Representing the UM team, Zoo Rush developers Ebtissam “Ebby” Wahman and Fan “Franklin” Zhang brought the Silver Award in the Games for Good category back from the 2014 International Serious Play Awards held July 24 at the University of Southern California.

In the game, which can be played on the Web or by download to any Android or iOS device, players take on the role of a zookeeper with sickle cell disease who, on his or her first day on the job, faces a monumental challenge: All the animals escape.

Read more about the game »

Conference Seeks Ways to Eliminate Health Disparities in Genomic Medicine

To formally acknowledge the growing impact of health disparities on genomic medicine translation and to find solutions, the University of Miami Miller School of Medicine and Stanford University School of Medicine will host the third annual “Why We Can’t Wait: Conference to Eliminate Health Disparities in Genomic Medicine.” A group of diverse stakeholders — clinicians, researchers, advocates, public health specialists, ethicists, community members, industry leaders, foundations and legislators — will gather September 4-5 at W Hotel in Washington, D.C., to focus on policy issues related to genomics and health disparities.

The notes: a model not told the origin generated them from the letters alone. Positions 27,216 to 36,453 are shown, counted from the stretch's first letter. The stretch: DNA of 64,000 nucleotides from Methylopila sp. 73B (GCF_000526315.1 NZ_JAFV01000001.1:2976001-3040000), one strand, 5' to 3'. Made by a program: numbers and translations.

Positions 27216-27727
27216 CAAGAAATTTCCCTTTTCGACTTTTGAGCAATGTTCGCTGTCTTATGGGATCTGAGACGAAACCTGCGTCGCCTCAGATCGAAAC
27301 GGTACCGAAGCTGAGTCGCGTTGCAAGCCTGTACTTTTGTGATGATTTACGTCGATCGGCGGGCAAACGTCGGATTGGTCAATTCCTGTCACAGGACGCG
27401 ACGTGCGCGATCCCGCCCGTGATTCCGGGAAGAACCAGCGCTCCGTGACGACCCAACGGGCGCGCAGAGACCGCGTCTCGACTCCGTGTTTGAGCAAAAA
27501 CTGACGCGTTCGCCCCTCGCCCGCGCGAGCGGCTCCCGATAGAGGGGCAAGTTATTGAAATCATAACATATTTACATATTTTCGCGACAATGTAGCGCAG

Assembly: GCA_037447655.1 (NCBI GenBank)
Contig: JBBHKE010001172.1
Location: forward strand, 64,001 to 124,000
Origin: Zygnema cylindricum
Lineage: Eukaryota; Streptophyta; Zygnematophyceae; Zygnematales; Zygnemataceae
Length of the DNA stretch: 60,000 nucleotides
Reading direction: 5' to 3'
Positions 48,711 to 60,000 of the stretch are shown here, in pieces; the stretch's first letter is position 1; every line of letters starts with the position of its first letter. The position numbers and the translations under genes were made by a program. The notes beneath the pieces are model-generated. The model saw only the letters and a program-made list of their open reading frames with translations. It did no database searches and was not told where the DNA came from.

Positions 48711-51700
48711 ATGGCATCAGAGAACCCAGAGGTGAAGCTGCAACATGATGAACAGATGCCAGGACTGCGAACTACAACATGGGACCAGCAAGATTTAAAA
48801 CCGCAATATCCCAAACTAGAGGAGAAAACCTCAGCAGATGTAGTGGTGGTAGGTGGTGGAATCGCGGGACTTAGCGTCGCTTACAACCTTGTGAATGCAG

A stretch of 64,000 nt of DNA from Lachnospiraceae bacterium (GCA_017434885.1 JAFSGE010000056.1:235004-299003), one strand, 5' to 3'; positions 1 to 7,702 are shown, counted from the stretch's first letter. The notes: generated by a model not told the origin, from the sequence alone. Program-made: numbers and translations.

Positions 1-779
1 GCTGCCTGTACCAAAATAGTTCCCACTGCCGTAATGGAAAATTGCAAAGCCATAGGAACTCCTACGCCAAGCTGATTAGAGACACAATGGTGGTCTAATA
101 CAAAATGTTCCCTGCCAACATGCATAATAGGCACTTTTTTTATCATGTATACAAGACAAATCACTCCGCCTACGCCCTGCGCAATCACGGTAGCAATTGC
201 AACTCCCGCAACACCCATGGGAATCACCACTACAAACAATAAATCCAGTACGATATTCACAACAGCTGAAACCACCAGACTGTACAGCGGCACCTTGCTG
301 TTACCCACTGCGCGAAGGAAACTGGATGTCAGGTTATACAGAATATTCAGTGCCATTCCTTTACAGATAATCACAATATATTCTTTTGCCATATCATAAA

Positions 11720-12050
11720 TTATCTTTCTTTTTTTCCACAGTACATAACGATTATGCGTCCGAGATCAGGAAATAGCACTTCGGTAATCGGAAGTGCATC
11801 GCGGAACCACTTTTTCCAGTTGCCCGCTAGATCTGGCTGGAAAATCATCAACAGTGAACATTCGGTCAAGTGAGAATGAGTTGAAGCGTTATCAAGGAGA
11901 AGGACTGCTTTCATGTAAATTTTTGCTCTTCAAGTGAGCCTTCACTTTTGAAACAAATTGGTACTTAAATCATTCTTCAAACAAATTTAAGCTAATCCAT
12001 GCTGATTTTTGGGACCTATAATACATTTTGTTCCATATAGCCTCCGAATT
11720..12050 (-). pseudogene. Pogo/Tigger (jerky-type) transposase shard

“The research, clinical and policy approaches to genomics and health disparities are extremely varied, as are the stakeholders invested in and impacted by them,” said Margaret A. Pericak-Vance, Ph.D., the Dr. John T. Macdonald Foundation Professor of Human Genomics and Director of the John P. Hussman Institute for Human Genomics at the Miller School.

Read more about the conference and register »

Registry Matches UM Investigators with Study Participants

University of Miami investigators now have access to a national database of volunteers for research studies. The Miami Clinical and Translational Science Institute (CTSI) has partnered with ResearchMatch, a unique recruitment tool funded by the National Institutes of Health Clinical and Translational Science Award Program, to connect researchers and potential participants in a convenient way.